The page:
Gujarat is ranked 17th among 29 states on infant mortality and 25th by underweight prevalence among under-five children, only ahead of Uttar Pradesh, Madhya Pradesh, Bihar and Jharkhand, according to an Indiaspend report. Up to 33 infants die per 1,000 live births in Gujarat, and around 39 percent of children are underweight — the national average is 35 percent, according to a census report.

Smaller states such as Mizoram (11.9 percent) and Manipur (13.8 percent) and bigger states such as Kerala (16 percent), Punjab (21 percent) and Tamil Nadu (23 percent) have lower proportions of underweight children, the Indiaspend report said.

Moreover, Gujarat holds one of India's worst immunisation records. The state's immunisation coverage is 12 percentage points lower than the national average. Immunisation is one of the key methods to improve infant mortality rate as the country loses 0.5 million newborns each year to diseases preventable by proper vaccination.

The state has equally disturbing figures in malnourished and stunted children, which results from improper and inadequate nutrition. In 2015-16, 5.2 percent of children below two years received an adequate diet in Gujarat, compared to 9.6 percent in India, according to NFHS data. Wasting of children has also registered an increase in the state over the last 10 years, despite increased health spending in Gujarat from 3.4 percent of aggregate expenditure in 2000-01, to 5.4 percent in 2016-17, Indiaspend reported.

Congress president Rahul Gandhi also, in his Gujarat Mange Jawab campaign wherein he asked one question a day, attacked the BJP government on the dismal child healthcare figures.

It would be one of Rupani's key challenges to improve the state's performance in child healthcare.

Bringing Patidars, OBCs and Dalits onboard

This was the loudest of narratives that played up in the run-up to the election. The communities once seen as the bedrock of party's support base in Gujarat showed visible discontent, even though their votes split skewing the polls ultimately in the party's favour.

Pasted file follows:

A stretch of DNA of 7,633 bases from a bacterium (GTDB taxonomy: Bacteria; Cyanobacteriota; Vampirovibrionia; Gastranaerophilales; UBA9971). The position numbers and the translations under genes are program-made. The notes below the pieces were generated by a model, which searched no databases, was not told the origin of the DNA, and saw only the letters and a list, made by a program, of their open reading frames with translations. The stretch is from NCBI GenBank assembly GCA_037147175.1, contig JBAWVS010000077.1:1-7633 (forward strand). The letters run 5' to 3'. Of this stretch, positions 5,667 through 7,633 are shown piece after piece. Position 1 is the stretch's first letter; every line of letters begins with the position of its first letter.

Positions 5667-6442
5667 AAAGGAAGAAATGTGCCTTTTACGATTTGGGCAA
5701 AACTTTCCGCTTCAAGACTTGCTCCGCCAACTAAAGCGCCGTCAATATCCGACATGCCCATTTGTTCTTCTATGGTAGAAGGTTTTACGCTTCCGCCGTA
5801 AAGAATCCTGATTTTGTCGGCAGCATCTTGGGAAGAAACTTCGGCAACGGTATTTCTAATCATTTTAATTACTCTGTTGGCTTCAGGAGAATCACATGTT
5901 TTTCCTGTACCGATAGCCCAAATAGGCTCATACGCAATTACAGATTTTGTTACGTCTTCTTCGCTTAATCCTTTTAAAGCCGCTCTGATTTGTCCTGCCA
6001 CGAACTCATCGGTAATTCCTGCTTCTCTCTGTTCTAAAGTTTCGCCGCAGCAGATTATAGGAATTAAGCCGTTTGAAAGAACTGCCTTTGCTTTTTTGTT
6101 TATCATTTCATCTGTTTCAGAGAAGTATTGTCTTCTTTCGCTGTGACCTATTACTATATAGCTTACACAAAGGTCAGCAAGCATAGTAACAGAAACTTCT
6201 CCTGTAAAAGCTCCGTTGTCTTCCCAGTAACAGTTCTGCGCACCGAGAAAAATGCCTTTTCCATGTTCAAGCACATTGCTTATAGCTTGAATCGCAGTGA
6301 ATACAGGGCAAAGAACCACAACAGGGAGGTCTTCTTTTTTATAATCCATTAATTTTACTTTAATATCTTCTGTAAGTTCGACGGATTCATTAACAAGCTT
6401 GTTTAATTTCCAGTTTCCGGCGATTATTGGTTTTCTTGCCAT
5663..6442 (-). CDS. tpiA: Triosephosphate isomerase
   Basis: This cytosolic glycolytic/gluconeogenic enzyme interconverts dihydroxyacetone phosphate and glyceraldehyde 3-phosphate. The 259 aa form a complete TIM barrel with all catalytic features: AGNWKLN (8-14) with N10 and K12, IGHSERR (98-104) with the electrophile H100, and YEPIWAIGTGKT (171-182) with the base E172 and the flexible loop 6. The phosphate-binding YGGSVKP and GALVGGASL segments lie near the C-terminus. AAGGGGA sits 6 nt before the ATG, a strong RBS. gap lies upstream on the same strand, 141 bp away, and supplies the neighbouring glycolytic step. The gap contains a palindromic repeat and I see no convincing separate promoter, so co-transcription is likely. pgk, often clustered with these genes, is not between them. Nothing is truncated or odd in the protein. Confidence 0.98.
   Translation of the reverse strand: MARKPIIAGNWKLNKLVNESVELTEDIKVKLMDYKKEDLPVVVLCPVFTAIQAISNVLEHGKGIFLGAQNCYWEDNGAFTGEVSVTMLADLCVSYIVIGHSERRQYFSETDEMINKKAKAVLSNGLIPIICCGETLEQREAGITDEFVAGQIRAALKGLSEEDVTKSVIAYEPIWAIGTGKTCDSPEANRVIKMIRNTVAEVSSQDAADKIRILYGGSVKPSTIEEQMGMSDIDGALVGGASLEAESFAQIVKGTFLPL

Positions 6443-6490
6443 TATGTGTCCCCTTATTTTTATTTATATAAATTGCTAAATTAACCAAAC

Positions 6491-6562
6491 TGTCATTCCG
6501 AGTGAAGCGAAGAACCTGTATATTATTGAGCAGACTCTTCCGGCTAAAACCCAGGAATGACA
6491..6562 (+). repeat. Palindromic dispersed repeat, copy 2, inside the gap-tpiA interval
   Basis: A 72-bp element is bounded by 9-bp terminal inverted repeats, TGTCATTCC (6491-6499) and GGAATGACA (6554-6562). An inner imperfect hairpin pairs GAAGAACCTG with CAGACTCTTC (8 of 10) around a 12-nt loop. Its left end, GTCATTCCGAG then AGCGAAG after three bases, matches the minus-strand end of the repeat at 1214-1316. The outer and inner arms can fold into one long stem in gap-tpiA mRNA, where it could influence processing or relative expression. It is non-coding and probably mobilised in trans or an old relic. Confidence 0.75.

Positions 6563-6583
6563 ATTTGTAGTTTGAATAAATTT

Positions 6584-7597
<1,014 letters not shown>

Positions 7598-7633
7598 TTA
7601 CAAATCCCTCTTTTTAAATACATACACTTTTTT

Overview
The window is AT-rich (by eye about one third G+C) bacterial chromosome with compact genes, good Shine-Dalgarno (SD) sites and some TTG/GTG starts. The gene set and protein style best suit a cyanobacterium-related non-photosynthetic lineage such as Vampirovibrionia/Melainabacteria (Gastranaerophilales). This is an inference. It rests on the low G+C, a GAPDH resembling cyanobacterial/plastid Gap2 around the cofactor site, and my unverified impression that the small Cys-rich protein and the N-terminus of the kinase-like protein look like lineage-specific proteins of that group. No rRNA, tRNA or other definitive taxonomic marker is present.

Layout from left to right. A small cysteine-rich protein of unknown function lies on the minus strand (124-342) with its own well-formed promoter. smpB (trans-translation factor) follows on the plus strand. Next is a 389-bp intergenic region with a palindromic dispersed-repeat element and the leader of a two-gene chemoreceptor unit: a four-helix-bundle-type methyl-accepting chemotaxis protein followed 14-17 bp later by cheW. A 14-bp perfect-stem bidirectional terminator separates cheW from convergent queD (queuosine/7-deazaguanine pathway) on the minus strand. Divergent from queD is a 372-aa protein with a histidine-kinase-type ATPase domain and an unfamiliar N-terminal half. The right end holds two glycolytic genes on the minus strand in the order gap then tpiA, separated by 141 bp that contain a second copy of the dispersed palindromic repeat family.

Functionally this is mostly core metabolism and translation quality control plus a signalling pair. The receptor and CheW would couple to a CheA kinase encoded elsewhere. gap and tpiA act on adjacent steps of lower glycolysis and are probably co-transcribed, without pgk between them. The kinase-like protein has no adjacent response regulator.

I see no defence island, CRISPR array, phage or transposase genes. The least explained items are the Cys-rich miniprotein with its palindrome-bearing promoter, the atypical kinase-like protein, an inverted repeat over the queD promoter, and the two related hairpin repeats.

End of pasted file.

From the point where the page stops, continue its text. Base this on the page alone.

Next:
The Patidars are angry as they feel sidelined in the Gujarat growth model and demand for reservations in government jobs. The Dalits feel that the BJP is against them as incidents of brutality against the community were highlighted. OBCs claim they have been ignored by the BJP government in the last 22 years, despite forming an overwhelming majority in Gujarat electorate.

Patidars were traditionally land tillers in Gujarat. In the 1970s, after the land reforms by the then prime minister, Indira Gandhi, many of them became owners of the farms they were cultivating. For around three decades, they survived on a steady farm income generated from cotton, groundnut and castor. But, once the harvest stopped yielding high returns, their youth became unemployed and, thus, restless.

Dalits, on the other hand, are traditionally the most backward class despite the sheen of urban development in the state. As per the Directorate of Economics and Statistics, government of Gujarat, the literacy rate of SC students from Gujarat has gone up from 70.50 percent in 2001 to 79.18 percent in 2011. According to an Indiaspend report, conviction rate for crimes against SC and ST communities were nearly six times lower than the national average between 2004 and 2014. In 2014, 3.4 percent of crimes against SCs in Gujarat ended in convictions, against a comparable national rate of 28.8 percent — that is, one conviction for every eight across the country.

Similarly, according to latest NCRB data, in 2016, the conviction rate of crimes against SCs was a mere 4.6 percent, while nationally it was 25.7 percent, according to the latest NCRB data.

Add to it events like the Una flogging incident, where Dalit youths were beaten up by cow vigilantes for skinning a dead cow, the discontent amid the community is rising.

Although the issues of this communities were rooted in underlying infrastructural and development problems, in the poll season a lot was dependent on perception management. Three young leaders who surfaced on the state's political landscape — Hardik Patel, Alpesh Thakor and Jignesh Mevani — to build this perception that the BJP is against the marginalised class in the Gujarati society. While the after-effects of their arrival in politics remain a much-debated topic, it is in Rupani's favour to try and assuage these communities and win back there support.